Minority clubs not racist in purposes

Student Association Minority Relations Adviser Larry Robertson is seeking panel members for a forum to discuss the pros and cons of having minority organizations on NIU’s campus. He needs students who are opposed to the existence of such groups.

ecent letters to The Northern Star indicate some NIU students believe minority clubs encourage separatism and “reverse racism.” These students misunderstand the purpose of having minority clubs and organizations.

Minority organizations such as the Black Choir or the Organization for Latin American Students are not formed to give minority students opportunities to separate themselves from whites, nor to promote anti-white attitudes. They’re meant to provide a support system for minority students that is lacking in the larger community.

When the Reverend Jesse Jackson was on campus last year, he addressed this issue. He tried to explain that whites have a different perspective on the world, because they’re embraced by their society from the moment of birth. There is nothing obviously different about them to set them apart or make them feel out of place or unwanted.

But for minority children, there is no immediate acceptance into the larger community, because the larger community recognizes them as being different. Their skin is darker, or their first language is Spanish, not English, or their religion requires a type of dress that sets them apart from other children. The only unconditional acceptance they get is from other children of the same race, culture or religion.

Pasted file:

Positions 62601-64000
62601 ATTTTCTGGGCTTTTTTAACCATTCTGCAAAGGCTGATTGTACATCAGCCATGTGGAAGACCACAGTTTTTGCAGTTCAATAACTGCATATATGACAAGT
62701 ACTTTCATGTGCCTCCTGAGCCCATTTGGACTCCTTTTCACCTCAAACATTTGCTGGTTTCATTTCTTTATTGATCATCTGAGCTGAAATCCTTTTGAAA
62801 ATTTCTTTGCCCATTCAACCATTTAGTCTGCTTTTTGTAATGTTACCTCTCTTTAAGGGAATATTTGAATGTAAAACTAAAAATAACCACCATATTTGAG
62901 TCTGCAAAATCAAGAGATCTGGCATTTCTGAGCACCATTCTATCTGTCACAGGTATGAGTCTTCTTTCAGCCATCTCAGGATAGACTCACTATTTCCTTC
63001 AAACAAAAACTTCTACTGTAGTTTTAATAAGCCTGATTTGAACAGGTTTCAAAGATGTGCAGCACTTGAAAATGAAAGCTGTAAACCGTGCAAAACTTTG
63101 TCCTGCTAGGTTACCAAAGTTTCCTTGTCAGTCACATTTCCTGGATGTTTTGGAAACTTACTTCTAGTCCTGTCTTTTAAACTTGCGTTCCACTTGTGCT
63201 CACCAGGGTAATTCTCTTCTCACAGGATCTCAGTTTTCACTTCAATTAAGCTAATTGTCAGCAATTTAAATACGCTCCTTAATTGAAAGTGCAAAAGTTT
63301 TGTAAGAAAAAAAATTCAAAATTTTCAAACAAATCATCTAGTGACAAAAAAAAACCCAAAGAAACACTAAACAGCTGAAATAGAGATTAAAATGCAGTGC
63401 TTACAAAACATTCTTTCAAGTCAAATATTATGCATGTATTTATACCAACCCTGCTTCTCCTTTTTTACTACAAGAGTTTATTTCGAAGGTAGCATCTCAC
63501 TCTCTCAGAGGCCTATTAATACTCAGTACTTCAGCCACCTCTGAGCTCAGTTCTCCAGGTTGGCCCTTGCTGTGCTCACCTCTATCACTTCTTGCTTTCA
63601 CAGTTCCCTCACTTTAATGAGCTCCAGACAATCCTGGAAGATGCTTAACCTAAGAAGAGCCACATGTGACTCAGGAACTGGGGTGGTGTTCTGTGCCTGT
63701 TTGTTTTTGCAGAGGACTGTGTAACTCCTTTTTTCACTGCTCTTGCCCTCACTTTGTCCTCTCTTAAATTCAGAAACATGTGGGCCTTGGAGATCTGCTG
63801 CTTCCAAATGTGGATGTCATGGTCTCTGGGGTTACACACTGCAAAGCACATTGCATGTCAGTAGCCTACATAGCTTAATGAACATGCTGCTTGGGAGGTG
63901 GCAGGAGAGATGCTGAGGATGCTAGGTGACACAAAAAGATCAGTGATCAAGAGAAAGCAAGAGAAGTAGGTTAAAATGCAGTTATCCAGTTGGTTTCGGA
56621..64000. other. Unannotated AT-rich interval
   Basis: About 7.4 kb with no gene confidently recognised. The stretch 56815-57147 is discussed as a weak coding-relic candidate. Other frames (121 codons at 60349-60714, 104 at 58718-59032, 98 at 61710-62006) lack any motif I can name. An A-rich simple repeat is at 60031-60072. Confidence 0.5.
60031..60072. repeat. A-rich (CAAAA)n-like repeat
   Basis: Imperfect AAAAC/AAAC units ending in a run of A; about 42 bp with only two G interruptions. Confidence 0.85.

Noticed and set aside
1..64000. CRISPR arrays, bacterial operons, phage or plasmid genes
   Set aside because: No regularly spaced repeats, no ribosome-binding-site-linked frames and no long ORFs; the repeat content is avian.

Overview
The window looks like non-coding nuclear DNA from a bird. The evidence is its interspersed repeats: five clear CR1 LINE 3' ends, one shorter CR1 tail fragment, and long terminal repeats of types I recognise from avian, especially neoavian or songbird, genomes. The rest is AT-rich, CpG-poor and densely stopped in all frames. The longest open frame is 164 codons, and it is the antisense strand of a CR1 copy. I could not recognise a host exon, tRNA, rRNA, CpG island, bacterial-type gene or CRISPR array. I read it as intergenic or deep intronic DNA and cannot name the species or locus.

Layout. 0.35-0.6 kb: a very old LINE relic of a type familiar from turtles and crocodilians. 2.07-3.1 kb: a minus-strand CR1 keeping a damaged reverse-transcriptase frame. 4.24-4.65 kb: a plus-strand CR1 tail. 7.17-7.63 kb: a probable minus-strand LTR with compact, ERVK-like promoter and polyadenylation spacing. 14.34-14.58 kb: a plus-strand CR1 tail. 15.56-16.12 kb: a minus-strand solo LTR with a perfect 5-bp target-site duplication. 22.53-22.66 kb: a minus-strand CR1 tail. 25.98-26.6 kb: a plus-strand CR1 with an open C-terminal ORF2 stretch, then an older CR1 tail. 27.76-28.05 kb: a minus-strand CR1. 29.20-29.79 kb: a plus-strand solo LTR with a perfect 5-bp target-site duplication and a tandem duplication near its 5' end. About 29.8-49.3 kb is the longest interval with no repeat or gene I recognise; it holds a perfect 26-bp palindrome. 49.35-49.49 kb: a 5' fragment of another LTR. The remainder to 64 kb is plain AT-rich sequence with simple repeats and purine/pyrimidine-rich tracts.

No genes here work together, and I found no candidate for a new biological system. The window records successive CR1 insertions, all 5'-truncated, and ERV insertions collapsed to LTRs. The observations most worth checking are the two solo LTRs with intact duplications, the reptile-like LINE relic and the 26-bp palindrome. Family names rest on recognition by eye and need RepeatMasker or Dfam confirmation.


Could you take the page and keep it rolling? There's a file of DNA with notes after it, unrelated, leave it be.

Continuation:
The need for this acceptance does not disappear as one enters adulthood. If anything, it becomes stronger. As young adult minorities are faced with the stresses of entering new careers—and with few or no role models of their own race to emulate—the need to turn to others who experience the same stresses and anxieties becomes even greater.

In general, when people are faced with difficult decisions and choices, or a stressful environment, they turn to the familiar—regardless of whether they are a member of a minority population group. This is perfectly natural—and has nothing to do with a desire to separate one’s self from the majority or to indulge in “majority-hating.”

opefully, Robertson will find anti-minority organization members for his forum. It will be interesting to see whether the experience helps them understand what they fail to understand at present.